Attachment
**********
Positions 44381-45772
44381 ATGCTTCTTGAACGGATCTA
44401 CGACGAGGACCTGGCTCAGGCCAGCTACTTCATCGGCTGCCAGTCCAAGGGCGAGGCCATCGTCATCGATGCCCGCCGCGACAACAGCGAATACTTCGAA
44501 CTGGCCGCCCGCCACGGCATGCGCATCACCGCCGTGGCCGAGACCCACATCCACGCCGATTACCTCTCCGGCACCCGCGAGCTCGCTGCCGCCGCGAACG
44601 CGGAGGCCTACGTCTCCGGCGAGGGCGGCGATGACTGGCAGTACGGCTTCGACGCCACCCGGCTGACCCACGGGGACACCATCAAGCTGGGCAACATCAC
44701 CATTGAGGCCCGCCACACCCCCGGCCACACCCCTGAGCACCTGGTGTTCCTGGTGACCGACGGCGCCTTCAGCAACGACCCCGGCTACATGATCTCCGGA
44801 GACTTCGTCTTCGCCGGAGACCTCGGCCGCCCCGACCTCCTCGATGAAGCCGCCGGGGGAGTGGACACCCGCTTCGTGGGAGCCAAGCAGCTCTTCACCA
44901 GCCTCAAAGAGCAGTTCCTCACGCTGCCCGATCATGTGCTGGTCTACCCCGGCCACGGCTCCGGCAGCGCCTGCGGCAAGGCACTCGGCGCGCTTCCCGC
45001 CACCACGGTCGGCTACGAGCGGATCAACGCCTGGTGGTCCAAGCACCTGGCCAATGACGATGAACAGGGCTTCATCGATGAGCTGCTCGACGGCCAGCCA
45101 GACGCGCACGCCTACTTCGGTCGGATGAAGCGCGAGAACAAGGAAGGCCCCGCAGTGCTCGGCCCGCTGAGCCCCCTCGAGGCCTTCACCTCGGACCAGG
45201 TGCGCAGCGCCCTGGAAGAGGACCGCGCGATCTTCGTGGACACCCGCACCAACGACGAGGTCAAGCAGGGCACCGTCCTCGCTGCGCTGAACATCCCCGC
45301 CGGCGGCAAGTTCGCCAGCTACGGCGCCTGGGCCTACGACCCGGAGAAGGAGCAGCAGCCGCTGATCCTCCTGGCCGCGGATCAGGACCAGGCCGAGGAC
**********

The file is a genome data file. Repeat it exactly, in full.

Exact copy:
Positions 44381-45772
44381 ATGCTTCTTGAACGGATCTA
44401 CGACGAGGACCTGGCTCAGGCCAGCTACTTCATCGGCTGCCAGTCCAAGGGCGAGGCCATCGTCATCGATGCCCGCCGCGACAACAGCGAATACTTCGAA
44501 CTGGCCGCCCGCCACGGCATGCGCATCACCGCCGTGGCCGAGACCCACATCCACGCCGATTACCTCTCCGGCACCCGCGAGCTCGCTGCCGCCGCGAACG
44601 CGGAGGCCTACGTCTCCGGCGAGGGCGGCGATGACTGGCAGTACGGCTTCGACGCCACCCGGCTGACCCACGGGGACACCATCAAGCTGGGCAACATCAC
44701 CATTGAGGCCCGCCACACCCCCGGCCACACCCCTGAGCACCTGGTGTTCCTGGTGACCGACGGCGCCTTCAGCAACGACCCCGGCTACATGATCTCCGGA
44801 GACTTCGTCTTCGCCGGAGACCTCGGCCGCCCCGACCTCCTCGATGAAGCCGCCGGGGGAGTGGACACCCGCTTCGTGGGAGCCAAGCAGCTCTTCACCA
44901 GCCTCAAAGAGCAGTTCCTCACGCTGCCCGATCATGTGCTGGTCTACCCCGGCCACGGCTCCGGCAGCGCCTGCGGCAAGGCACTCGGCGCGCTTCCCGC
45001 CACCACGGTCGGCTACGAGCGGATCAACGCCTGGTGGTCCAAGCACCTGGCCAATGACGATGAACAGGGCTTCATCGATGAGCTGCTCGACGGCCAGCCA
45101 GACGCGCACGCCTACTTCGGTCGGATGAAGCGCGAGAACAAGGAAGGCCCCGCAGTGCTCGGCCCGCTGAGCCCCCTCGAGGCCTTCACCTCGGACCAGG
45201 TGCGCAGCGCCCTGGAAGAGGACCGCGCGATCTTCGTGGACACCCGCACCAACGACGAGGTCAAGCAGGGCACCGTCCTCGCTGCGCTGAACATCCCCGC
45301 CGGCGGCAAGTTCGCCAGCTACGGCGCCTGGGCCTACGACCCGGAGAAGGAGCAGCAGCCGCTGATCCTCCTGGCCGCGGATCAGGACCAGGCCGAGGAC